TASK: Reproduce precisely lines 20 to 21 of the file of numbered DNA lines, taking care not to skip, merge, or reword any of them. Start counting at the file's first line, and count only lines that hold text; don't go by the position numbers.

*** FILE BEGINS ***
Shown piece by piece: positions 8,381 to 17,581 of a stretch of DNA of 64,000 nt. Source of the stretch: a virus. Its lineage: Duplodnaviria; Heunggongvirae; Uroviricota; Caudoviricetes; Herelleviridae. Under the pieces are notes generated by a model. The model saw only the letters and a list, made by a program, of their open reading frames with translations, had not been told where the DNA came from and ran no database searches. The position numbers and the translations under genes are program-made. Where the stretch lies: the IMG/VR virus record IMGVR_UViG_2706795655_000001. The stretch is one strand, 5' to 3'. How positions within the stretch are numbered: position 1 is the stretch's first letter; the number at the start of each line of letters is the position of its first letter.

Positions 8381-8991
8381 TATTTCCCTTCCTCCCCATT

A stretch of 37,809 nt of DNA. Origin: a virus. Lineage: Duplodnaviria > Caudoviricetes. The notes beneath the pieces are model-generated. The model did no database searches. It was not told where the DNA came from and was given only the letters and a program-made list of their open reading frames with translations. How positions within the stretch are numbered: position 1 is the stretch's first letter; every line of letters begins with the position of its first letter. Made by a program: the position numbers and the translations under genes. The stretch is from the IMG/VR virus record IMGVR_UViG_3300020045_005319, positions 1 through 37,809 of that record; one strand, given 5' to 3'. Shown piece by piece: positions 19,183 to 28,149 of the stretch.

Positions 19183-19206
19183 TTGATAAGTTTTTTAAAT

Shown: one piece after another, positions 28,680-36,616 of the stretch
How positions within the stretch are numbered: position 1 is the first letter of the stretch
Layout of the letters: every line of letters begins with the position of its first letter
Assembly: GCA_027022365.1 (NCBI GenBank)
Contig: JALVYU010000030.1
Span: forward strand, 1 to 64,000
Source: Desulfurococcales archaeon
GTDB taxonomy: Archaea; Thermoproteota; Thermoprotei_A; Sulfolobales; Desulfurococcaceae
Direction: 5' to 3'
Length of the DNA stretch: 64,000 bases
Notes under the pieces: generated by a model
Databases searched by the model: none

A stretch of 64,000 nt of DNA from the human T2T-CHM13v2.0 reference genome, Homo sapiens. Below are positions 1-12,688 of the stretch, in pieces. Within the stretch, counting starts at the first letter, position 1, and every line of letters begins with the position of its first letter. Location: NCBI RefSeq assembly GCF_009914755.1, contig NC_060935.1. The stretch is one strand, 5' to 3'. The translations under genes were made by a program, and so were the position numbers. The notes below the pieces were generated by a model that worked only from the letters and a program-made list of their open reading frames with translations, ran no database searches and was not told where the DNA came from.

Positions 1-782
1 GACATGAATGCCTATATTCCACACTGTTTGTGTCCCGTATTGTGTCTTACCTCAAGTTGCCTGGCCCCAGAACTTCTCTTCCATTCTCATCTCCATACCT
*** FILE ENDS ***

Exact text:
Positions 1-782
1 GACATGAATGCCTATATTCCACACTGTTTGTGTCCCGTATTGTGTCTTACCTCAAGTTGCCTGGCCCCAGAACTTCTCTTCCATTCTCATCTCCATACCT